A powerful message our pastor preached yesterday shifted my attention radically, from feeling crummily under the weather, to feeling loved. How many times have I read John 11 — hundreds? How did I miss the glisten in the intonation of Mary and Martha, the sisters of Lazarus: “Lord, behold, he whom thou lovest is sick” (v. 3). But preaching is God’s intended means of imparting the power of his Word to us. The Westminster Catechism teaches,
“The Spirit of God maketh the reading, but especially the preaching of the word an effectual means of convincing and converting sinners, and of building them up in holiness and comfort, through faith, unto salvation.”
Lazarus became sick. Lazarus died. And Jesus loved him. We all become sick. We all will die. And Jesus loves those who are his. He brought Lazarus back to life. He will bring us all back to life. He already has, once. We were all born dead: breathing, but dead in our sin. Jesus loves those who are his, dead and alive, and becoming sick is no evidence whatever to the contrary. He loved him who was sick. And, “Precious in the sight of the Lord is the death of his saints” (Psalm 116:15).
Our pastor provided this quote from Spurgeon:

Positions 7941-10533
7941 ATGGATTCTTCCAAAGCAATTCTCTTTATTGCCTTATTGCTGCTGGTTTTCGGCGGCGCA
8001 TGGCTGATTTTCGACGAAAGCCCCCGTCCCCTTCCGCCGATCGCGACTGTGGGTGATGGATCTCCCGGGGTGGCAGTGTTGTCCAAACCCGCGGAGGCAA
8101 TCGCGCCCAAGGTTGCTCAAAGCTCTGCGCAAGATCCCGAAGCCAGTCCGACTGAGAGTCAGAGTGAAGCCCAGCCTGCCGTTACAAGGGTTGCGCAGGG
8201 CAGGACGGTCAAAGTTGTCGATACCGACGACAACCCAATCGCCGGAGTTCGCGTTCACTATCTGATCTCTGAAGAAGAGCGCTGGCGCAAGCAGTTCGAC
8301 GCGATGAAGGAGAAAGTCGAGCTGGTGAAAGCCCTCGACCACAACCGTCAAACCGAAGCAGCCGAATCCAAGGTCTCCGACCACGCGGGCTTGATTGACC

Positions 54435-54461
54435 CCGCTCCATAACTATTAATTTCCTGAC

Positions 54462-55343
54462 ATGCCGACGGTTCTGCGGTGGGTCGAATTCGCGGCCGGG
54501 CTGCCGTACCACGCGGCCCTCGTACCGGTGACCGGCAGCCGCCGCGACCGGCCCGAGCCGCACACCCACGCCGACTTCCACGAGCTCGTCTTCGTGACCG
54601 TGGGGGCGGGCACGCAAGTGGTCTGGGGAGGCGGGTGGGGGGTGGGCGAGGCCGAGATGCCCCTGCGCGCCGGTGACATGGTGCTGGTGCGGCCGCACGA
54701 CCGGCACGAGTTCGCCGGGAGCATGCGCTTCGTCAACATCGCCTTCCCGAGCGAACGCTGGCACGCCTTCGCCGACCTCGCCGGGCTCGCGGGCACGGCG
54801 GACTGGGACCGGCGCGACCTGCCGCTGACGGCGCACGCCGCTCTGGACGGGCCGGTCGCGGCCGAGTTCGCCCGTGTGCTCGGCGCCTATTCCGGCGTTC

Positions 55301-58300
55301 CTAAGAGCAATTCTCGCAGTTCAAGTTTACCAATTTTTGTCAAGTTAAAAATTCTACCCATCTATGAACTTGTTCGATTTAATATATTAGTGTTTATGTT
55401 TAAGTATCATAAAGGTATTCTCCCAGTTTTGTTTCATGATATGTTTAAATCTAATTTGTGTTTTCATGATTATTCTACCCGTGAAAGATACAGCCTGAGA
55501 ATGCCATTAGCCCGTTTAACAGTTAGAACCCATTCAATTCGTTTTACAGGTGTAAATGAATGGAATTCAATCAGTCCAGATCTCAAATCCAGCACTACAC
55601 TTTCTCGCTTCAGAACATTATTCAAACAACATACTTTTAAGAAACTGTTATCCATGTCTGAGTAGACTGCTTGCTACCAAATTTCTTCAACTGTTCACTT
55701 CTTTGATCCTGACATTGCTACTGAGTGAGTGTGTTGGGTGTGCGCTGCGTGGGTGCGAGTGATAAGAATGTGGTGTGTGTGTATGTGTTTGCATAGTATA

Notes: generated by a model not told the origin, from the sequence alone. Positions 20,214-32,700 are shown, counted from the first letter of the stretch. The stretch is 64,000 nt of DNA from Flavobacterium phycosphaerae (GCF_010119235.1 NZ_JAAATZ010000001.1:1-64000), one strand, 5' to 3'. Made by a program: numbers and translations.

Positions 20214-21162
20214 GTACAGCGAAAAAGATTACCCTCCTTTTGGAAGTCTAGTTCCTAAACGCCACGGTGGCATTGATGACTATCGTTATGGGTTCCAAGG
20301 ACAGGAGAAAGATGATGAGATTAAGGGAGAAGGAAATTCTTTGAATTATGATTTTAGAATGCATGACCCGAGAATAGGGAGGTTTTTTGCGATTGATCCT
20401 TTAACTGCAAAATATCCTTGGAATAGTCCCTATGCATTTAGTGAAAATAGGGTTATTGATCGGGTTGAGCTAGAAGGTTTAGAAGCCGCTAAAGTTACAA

“The love of Jesus does not separate us from the common necessities and infirmities of human life. Men of God are still men. The covenant of grace in not a charter of exemption from consumption, or rheumatism, or asthma.”
The Scriptures are rife with examples of God’s love for his people whom he afflicts with illness, sorrow, and tragedy. I often meditate on Psalm 119:75: “In faithfulness you have afflicted me.” Completely absent, our pastor observed, is anything whatsoever to vindicate the health and wealth so-called Gospel.
Faith is understanding our own weakness and our need for God’s help. I need constantly to be reminded of this. Apparent delay in God’s response does not mean he is not working, nor does it mean he does not love us. Faith is submitting to God’s providence as it is presented.
And faith is not trying harder and harder to love God enough, because we never can; faith is knowing and receiving God’s love for us. Remembering this releases so much bondage and baggage; and rather than feeling oppressed by inevitable burdens of life, we may be uplifted, knowing that God, by whom we are loved, is working, for his glory and our good, always.